Supreme Court Undermines Homecare Workers

As the U.S. population ages, homecare workers, predominately women of color and immigrant, will be increasingly in demand for around-the-clock service.

In the latest attack against working people, the Supreme Court argued five to four that "a home is not a union workplace," thus perpetuating the myth that domestic work is not "real work" and domestic workers are undeserving of the protections guaranteed to workers in other industries. This ruling shifts the onus of job security and protections, once again, on to an individual worker.

This decision lobbied by a right-wing group called the National Right to Work Legal Defense Foundation (NRTW) is an affront to homecare workers. Although most work independently, homecare workers are largely paid by the government for service in patients' homes.

Over the past decade, domestic workers have made tremendous strides by building strong community-based organizations and worker centers that are critical support systems. When domestic workers have come together and organized, they have won higher wages, better working conditions, dignity in the workplace, paid time off, quality training, more reasonable hours, and increased job security. Organizations have also banded together to build citywide and national movements, from the ground up.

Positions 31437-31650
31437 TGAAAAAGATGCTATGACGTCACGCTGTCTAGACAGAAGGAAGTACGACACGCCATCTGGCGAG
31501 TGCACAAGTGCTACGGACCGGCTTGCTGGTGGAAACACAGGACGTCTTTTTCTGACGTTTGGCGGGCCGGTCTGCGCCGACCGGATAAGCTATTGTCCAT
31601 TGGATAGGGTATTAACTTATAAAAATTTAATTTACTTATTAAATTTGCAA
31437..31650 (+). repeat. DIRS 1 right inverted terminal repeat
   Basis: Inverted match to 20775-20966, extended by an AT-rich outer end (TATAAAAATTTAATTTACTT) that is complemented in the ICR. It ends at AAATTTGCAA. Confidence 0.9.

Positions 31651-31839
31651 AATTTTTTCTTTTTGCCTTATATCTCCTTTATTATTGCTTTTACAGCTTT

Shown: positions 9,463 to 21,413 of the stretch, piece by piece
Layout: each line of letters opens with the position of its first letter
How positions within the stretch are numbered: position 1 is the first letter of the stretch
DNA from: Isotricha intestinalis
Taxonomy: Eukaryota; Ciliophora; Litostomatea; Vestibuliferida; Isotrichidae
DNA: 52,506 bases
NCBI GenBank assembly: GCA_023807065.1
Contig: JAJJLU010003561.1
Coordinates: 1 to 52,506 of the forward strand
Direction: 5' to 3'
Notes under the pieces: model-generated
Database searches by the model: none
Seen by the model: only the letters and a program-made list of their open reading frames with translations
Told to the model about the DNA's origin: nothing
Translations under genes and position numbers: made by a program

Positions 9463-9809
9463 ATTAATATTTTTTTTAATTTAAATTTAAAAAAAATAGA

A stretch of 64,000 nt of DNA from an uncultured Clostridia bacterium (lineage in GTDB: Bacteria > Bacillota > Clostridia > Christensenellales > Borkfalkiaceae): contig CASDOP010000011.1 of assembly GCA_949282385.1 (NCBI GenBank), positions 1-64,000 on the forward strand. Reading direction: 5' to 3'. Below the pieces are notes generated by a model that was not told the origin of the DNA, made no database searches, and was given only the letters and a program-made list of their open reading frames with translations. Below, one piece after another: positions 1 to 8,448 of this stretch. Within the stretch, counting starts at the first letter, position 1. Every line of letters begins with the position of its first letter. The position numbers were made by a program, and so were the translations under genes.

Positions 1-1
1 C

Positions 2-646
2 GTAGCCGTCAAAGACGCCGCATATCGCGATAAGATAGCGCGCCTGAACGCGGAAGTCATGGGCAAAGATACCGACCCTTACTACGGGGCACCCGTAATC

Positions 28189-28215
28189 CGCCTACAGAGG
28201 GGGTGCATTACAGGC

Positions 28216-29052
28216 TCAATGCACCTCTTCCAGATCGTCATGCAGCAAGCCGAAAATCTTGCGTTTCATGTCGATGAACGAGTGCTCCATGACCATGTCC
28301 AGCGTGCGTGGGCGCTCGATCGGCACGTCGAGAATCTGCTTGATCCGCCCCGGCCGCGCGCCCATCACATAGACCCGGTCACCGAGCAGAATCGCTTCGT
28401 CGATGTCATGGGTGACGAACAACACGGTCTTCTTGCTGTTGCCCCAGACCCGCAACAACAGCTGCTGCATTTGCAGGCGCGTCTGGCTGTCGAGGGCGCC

But without a groundswell of united workers, employers, and allies, the sector is prone to exploitation, labor violations, and in some cases, trafficking. We are disappointed in the court's decision. But we will continue to fight.

In the same week as this decision, our domestic worker sisters won the Domestic Workers Bill of Rights in Massachusetts. This is the fourth state bill in four years to provide clear guidelines for employers to ensure respect and dignity in the workplace. We have seen the tremendous strength of our community, and we know that even with this new hurdle, change will come if domestic workers continue to organize and demand justice.

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Leah Obias is the campaigns coordinator and case manager of Damayan, a migrant workers association for Filipino migrant workers in New York and New Jersey. Damayan is one of the lead organizations of the National Domestic Workers Alliance.